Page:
GameStop is perhaps the most well researched stock in history. We have seen DD’s encompass different trading strategies, market structure, banks, ETFs, etc.
I do think one area lacks, fundamental analysis. I get it, we all believe the share price will be $69m+ and don’t want to hear what the share price could be from a fundamental viewpoint. But, after the MOASS, there is still a company with great fundamentals that the share price will be valued off.
Personally, I will sell 1 share at $69m and keep the rest because I believe in what GameStop is building.
What I think we should put more effort into is the underlying fundamentals of the business. What are they doing to grow revenue? What are they doing to pivot from brick & mortar to tech? What revenue assumptions can we make? These are important questions that have significant impact on the business and share price.
You can see my previous DD here:
Refurbished Electronics TAM & Competitors
By 2022, IDC notes that the used smartphone market will reach $52.7 billion. By 2031 the refurbished mobile phone market is projected to be $143b.
Why is the market growing?
The pandemic caused people to be more budget conscious as unemployment skyrocketed.
Inflation without real wage growth. The cost of new products increases, and wages haven’t caught up, causing consumers the inability to purchase new electronics.
Sustainability (ESG investing): People have become more educated and conscious about the environmental impact’s electronics have on our world. Reusing an electronic product helps this. The metals, chemicals, and plastics associated with electronics has negative impacts on our environment.
Back Market – physical hardware and a B2C marketplace. They partner with certified refurbishment companies that resell electronics. Back Market takes a cut of the total GMV processed.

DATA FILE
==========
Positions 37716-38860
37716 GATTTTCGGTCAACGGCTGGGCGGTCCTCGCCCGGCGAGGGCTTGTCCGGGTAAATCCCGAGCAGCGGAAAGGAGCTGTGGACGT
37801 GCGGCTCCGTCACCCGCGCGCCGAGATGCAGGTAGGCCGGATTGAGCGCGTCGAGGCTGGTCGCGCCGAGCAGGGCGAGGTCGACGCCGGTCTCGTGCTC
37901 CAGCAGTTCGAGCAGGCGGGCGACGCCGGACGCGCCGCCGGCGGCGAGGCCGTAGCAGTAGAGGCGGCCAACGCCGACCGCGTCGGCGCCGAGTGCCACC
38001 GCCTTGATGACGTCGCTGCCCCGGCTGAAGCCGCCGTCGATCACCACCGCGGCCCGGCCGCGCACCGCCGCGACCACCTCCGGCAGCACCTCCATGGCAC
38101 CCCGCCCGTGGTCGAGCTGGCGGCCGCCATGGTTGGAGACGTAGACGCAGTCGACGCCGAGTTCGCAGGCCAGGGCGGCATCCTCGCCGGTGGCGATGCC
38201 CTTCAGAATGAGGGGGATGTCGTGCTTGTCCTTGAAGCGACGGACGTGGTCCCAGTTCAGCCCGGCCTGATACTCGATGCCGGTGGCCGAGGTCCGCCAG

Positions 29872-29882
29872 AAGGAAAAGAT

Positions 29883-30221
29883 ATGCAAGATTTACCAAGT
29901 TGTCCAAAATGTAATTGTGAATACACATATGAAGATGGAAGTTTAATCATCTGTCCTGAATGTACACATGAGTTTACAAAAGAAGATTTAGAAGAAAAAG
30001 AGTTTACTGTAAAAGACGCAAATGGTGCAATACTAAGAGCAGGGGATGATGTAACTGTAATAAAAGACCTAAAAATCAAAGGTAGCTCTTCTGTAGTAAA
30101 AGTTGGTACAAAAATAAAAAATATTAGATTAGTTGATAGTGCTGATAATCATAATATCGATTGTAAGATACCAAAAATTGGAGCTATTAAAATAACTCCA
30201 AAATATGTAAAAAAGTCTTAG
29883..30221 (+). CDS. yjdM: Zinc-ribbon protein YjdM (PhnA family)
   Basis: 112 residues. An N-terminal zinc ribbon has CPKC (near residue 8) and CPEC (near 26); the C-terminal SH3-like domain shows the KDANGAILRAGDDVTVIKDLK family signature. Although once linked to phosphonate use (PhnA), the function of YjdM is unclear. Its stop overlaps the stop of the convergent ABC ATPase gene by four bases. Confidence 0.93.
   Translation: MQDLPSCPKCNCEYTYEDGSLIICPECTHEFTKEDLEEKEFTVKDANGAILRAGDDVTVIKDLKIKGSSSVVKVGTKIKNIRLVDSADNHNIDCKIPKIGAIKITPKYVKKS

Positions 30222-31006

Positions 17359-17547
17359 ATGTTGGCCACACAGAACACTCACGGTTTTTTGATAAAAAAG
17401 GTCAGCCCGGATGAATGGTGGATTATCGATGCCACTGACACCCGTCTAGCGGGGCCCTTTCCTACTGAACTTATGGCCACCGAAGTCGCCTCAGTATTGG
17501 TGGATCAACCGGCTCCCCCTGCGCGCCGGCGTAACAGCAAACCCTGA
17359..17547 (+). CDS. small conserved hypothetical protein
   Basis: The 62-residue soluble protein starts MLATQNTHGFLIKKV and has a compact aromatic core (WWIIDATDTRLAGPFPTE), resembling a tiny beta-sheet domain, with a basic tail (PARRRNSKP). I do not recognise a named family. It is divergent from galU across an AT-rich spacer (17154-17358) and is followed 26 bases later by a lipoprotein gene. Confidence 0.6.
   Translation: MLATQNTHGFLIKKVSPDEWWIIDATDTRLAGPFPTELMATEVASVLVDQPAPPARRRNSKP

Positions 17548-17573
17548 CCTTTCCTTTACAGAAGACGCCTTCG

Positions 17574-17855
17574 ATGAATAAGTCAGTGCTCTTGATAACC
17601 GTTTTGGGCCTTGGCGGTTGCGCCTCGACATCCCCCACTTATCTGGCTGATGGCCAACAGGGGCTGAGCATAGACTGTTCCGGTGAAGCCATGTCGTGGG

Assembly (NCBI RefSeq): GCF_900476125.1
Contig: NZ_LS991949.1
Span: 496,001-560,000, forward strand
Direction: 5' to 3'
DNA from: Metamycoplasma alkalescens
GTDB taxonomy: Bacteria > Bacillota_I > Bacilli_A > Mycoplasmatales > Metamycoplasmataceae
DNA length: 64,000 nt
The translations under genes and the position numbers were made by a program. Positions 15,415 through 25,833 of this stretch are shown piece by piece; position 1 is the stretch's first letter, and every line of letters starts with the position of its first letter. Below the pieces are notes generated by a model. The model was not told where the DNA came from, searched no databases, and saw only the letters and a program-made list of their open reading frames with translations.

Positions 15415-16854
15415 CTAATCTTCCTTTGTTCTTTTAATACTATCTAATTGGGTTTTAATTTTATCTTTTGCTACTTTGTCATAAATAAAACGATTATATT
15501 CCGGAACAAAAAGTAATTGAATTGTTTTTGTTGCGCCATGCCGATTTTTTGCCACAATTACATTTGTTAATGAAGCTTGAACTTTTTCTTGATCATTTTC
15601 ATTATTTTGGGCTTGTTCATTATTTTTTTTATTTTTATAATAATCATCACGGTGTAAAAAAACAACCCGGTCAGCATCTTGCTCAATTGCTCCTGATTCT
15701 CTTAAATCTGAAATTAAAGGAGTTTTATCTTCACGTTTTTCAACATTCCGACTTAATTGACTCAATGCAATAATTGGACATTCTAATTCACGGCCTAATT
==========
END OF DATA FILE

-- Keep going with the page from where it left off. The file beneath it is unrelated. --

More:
The company reportedly facilitates the sales of over 200K devices every month — about 6M users have purchased a device on the company’s platform.
It is currently supported by a team of 650 employees, and it maintains operations in 16 countries, including the US, Japan, and several European countries.
Recently raised $500m at a $5.7b valuation. Last May, Back Market raised $335m at a $3.2b valuation. Assuming the below revenue, I roughly project 2020 revenue of $1b. Their latest valuation would put their P/S multiple at 5.7x.
“In Europe, Back Market is a successful and trusted platform: Gross sales grew from $4 million in 2015 to $120 million in 2017. In 2018, after the U.S. launch, they reached $300 million, a figure the company hopes to double this year.”
Why does GameStop win?
Simple, if I wanted to sell my iPhone, I can’t just sell it to Back Market. They only sell refurbished iPhones from verified sellers on the marketplace, they are a B2C marketplace.
The biggest pain point for consumers is finding a place to drop off or send their iPhone. GameStop has 4K stores to trade-in electronics. This geographic footprint solves the biggest consumer pain point.
GameStop provides in-store credit. This incentivizes consumers to trade-in products and purchase new products. Back Market doesn’t offer this.
Above is a rough estimate of how much GameStop generates off refurbished products.
Did we know that GameStop has a massive refurbishment center near their HQ?
The ROC is a 182,000 square foot facility that opened in 2010 and is located at 2200 William D. Tate Avenue in Grapevine, Texas, just down the road from GameStop’s headquarters.
GameStop revenue assumptions
Back Market is estimated to have $1b in 2021 sales and I project they generate $1.5b in 2022 which gives them a 2.8% estimated market share in 2022.